You're standing in the snack aisle of the supermarket. Lying at your feet is your toddler, who has just been informed (by you) that, no, she cannot have the Cinderella fruit snacks. Her face has turned a shade somewhere between red and purple. Her fists are pounding the floor in fury as she emits a shriek that can be heard in the farthest reaches of the parking lot. The other shoppers are gaping at this spectacle as you wish desperately for a hole to open in the floor and swallow you up.
Many a parent has been through a scenario like this, although the tantrum might have taken a slightly different form; crying, hitting, kicking, stomping, throwing things, and breath holding are all popular tantrum techniques.
Temper tantrums are exceedingly common in children, especially between ages 1 and 4 -- the early part of which is sometimes called the "terrible 2s" -- when kids are still learning how to communicate effectively. More than half of young children will have one or more tantrums a week as they vent their frustrations and protest their lack of control.
Although they are a normal part of the toddler repertoire, temper tantrums can be distressing to parents. When they occur infrequently, tantrums aren't a big deal and are best ignored. It's when they become regular or intense that parents need to look into what's causing them and find ways to stop them.
Some children are more prone to tantrums, particularly kids who are intense, hyperactive, or moody, or kids who don't adapt well to new environments. For most toddlers, tantrums are simply a way of getting out their frustration and testing limits (Will mommy buy me that toy if I scream really loud?).
The smallest things, from asking them to take a bath while they're in the middle of watching Sesame Street to requesting that they share a favorite stuffed animal with a younger sibling, can set off young children. Any situation that involves change may spawn a tantrum. Add fatigue or hunger to the equation and children, their threshold for tolerance even lower, are even more likely to throw a tantrum.
How to Stop the Screaming
The easiest way to stop a temper tantrum is to give the child what he wants. Obviously, that strategy won't do you any good in the long run, because your child will constantly go into tantrum mode whenever he wants something.
The first step in diffusing a temper tantrum is to keep your own temper in check. You're not going to get anywhere with your child if both of you are screaming at each other. Spanking your child is also not a good option, and it will only make the tantrum worse. Take a deep breath, gain control over your emotions, and then discipline your child by calmly but firmly letting him know that tantrums are not acceptable behavior.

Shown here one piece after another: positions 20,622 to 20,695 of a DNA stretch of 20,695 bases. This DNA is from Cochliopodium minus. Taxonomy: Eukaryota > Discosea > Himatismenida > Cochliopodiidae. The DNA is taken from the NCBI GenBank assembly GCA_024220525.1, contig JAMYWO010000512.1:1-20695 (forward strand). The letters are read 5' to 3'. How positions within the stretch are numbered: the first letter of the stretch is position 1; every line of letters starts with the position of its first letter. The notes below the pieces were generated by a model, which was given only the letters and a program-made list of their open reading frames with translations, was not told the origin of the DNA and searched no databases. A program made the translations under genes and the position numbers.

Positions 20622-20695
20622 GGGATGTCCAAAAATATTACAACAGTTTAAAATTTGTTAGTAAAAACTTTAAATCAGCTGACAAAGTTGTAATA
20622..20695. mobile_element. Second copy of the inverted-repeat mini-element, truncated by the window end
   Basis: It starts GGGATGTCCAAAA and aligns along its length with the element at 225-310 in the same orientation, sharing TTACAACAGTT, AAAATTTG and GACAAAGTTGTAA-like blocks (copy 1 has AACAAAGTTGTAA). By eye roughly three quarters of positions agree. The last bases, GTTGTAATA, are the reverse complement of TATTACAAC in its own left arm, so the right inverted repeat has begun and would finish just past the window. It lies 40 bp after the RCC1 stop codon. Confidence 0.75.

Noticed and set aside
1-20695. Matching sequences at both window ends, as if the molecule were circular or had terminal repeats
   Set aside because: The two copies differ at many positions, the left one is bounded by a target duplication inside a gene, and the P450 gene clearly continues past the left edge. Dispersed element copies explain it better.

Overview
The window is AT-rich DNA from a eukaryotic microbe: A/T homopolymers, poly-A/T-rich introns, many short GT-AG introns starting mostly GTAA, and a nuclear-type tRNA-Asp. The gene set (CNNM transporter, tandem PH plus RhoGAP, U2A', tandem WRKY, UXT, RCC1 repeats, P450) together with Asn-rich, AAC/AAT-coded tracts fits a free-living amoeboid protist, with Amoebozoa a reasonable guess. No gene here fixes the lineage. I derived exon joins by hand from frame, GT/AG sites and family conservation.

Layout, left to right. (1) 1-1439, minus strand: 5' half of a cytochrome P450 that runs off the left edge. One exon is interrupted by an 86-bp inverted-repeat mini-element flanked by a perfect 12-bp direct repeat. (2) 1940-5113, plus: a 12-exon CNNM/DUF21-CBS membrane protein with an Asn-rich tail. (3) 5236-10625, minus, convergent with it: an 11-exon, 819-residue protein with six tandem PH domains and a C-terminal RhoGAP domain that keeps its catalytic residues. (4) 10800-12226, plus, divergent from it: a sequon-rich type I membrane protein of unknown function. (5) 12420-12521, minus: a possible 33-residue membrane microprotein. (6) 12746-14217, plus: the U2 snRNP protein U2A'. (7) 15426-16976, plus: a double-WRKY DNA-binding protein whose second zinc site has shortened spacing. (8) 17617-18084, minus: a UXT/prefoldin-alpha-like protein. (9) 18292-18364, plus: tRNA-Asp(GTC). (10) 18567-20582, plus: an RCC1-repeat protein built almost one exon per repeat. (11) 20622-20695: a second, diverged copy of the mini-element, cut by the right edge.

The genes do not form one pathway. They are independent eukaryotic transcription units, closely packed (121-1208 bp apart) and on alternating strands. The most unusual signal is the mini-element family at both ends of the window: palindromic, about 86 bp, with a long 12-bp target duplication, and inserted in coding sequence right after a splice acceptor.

If your child still won't calm down and you know the tantrum is just a ploy to get your attention, don't give in. Even if you have to walk through the supermarket dragging your screaming toddler, just ignore the tantrum. It is easier said then done, but stick to your guns and eventually the duration will lesson and she will know you are serious and this is not going to work. Once your child realizes the temper tantrum isn't getting her anywhere, she'll stop screaming.
If your child is upset to the point of being inconsolable or out of control, hold him tightly to calm him down. Tell him gently that you love him but that you're not going to give him what he wants. If that doesn't work, remove him from the situation and put him in a time-out for a minute or two to give him time to calm down. The general guideline for the length of a time-out is one minute per year of the child's age.
Tantrum Prevention Tactics
Instead of having to stop a temper tantrum after it starts, prevent it by following these tips:
- Avoid situations in which tantrums are likely to erupt. Try to keep your daily routines as consistent as possible and give your child a five-minute warning before changing activities.
- Communicate with your toddler. Don't underestimate his ability to understand what you are saying. Tell him the plan for the day and stick to your routine to minimize surprises.
- Allow your child to take a toy or food item with her while you run errands. It may help her stay occupied.
- Make sure your child is well rested and fed before you go out so he doesn't blow up at the slightest provocation.
- Put away off-limit temptations (for example, don't leave candy bars lying on the kitchen counter close to dinnertime) so they don't lead to battles.
- Give your toddler a little bit of control. Let your child choose which book to bring in the car or whether she wants grilled cheese or peanut butter and jelly for lunch. These little choices won't make much of a difference to you, but they'll make your child feel as though she has at least some control over her own life.
- Pick your battles. Sometimes you can give in a little, especially when it comes to small things. Would you rather let your child watch 15 extra minutes of television or listen to her scream for 30 minutes?
- Distract. A young child's attention is fleeting and easy to divert. When your child's face starts to crinkle and redden in that telltale way, open a book or offer to go on a walk to the park before it can escalate into a full-blown tantrum. Sometimes, humor is the best way to distract. Make a funny face, tell a joke, or start a pillow fight to get your child's mind off what's upsetting him.
- Teach your child other ways of dealing with frustration. Children who are old enough to talk can be reminded to use their words instead of screaming.
Praise your child for getting it right. When he stays cool in a situation that would normally have triggered a tantrum, tell him he did a good job of controlling his temper.
If temper tantrums are becoming more frequent, they haven't stopped by around age 4, or your child is in danger of hurting him or herself or others, it's time to call your child's health care provider.